Overall, Turtle Reef wasn’t quite what I hoped, but I did find it to be a quick and easy read. Based on her previous novels, I’d still be interested in reading anything else released by Scoullar in the future.

Overall Rating

3/5

“It was okay”

Turtle Reef can be purchased from Fishpond and other leading book retailers

This book was read as part of the AWW2015 challenge:

Book #6 reviewed

 

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Aussie Book Review: Crystal Creek by Charlotte Nash

Crystal CreekCrystal Creek by Charlotte Nash

Paperback

Review copy provided by publisher

Hachette, March 2015

Synopsis- Medical student Christina Price has worked hard to rise above an upbringing filled with neglect and the assumption that she would never amount to anything. She promised herself she was never going back to Townsville. But when a twist of fate lands her in a Townsville army base clinic, she must confront past hurts if she wants to succeed and, just maybe, find love.

Captain Aiden Bell is used to the hard life of an army officer. But his career has taken an emotional toll that he hasn’t dealt with until meeting Christina stirs memories, desire – and hope.

Review- I have fast become a big Charlotte Nash fan. Crystal Creek is the third loosely linked medical rural romance novel released by this clever Australian author. In Crystal Creek, we are introduced to Captain Aiden Bell who is the brother of Dr Daniella Bell who had the leading role in Nash’s debut novel Ryder’s Ridge. He’s posted at the Army base in Townsville nearby the Hospital where Daniella is also posted; it’s the closest the two have been in proximity for work/ living in many years.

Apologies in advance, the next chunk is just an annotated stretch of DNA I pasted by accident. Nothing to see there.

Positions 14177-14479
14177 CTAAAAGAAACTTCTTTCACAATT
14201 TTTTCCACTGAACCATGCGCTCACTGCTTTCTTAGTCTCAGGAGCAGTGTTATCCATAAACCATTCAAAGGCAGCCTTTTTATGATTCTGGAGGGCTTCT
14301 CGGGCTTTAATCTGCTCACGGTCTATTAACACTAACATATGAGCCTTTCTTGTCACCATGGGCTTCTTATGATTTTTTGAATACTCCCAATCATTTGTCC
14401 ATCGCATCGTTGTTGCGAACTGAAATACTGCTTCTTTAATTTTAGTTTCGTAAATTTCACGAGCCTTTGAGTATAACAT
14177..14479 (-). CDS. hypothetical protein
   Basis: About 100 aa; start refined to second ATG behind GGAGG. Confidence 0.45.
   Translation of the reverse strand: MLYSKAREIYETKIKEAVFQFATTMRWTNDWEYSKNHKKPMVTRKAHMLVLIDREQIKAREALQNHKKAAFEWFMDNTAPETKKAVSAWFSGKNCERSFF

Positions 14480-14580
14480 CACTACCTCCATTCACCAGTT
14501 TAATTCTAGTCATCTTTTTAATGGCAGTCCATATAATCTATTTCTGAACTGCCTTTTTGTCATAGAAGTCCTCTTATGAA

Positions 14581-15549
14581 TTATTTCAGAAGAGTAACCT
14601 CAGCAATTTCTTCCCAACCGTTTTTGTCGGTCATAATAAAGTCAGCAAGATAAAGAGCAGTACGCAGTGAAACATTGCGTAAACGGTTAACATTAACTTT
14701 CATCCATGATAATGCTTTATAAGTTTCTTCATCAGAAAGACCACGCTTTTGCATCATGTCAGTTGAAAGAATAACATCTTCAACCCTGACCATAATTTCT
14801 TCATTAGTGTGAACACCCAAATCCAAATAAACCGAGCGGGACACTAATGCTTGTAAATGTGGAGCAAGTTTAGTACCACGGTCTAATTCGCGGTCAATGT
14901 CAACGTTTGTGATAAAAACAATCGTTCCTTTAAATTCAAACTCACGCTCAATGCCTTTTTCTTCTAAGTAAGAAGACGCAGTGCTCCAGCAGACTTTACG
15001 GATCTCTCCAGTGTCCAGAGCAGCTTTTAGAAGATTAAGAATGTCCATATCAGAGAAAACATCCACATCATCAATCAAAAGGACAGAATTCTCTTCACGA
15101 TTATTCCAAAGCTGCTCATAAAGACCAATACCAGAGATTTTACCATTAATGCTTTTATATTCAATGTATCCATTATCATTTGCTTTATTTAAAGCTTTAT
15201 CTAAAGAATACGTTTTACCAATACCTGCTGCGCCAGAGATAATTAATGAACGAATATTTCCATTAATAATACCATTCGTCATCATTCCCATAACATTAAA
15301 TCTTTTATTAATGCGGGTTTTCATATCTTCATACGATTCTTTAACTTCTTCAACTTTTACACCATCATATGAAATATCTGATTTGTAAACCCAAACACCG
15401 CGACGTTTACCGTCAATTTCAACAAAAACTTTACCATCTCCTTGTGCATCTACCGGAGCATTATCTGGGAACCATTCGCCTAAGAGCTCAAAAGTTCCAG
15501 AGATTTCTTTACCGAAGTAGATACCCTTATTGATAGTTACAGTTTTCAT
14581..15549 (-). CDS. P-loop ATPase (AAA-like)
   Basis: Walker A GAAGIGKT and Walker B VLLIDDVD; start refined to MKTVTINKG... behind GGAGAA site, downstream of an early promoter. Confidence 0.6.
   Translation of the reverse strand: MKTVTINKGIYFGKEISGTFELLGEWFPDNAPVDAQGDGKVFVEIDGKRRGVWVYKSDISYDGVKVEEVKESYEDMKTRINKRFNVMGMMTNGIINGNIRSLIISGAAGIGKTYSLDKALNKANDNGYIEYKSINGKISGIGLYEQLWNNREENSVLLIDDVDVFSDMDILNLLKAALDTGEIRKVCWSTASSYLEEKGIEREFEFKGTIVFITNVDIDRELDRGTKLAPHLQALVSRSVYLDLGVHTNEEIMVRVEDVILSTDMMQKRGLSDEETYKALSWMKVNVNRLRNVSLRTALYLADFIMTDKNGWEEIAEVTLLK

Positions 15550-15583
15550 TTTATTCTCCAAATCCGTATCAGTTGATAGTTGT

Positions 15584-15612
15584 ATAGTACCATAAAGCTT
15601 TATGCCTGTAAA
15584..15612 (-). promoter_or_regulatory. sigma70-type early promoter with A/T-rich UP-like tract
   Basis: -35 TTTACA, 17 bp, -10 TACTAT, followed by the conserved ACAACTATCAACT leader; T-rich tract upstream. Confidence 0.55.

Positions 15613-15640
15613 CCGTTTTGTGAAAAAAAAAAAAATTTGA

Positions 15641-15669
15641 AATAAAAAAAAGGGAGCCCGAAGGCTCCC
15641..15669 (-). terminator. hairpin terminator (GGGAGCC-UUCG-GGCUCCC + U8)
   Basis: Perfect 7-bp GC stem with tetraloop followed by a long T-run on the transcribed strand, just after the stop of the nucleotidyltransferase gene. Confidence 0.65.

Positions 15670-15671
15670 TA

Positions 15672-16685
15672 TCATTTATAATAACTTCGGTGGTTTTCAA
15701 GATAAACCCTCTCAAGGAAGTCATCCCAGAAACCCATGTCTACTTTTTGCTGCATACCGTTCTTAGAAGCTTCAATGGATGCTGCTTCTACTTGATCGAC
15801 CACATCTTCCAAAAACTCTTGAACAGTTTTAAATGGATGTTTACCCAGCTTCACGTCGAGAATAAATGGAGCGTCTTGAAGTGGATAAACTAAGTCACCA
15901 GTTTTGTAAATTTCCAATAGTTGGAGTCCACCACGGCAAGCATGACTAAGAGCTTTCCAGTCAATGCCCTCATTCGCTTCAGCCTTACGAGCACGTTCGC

Aiden’s a devout captain, with his career taking priority over lifestyle and love since his fiance left him while on deployment and wiped out his savings and assets. Until he meets quiet and studious medical student Christina Price who arrives at the army base GP clinic on rotation. Despite the 7 year age gap, their transient lifestyles and the fact that they’ll both be out of Townsville on different postings in less than two months; Aiden finds himself drawn to Christina and unable to fight the attraction.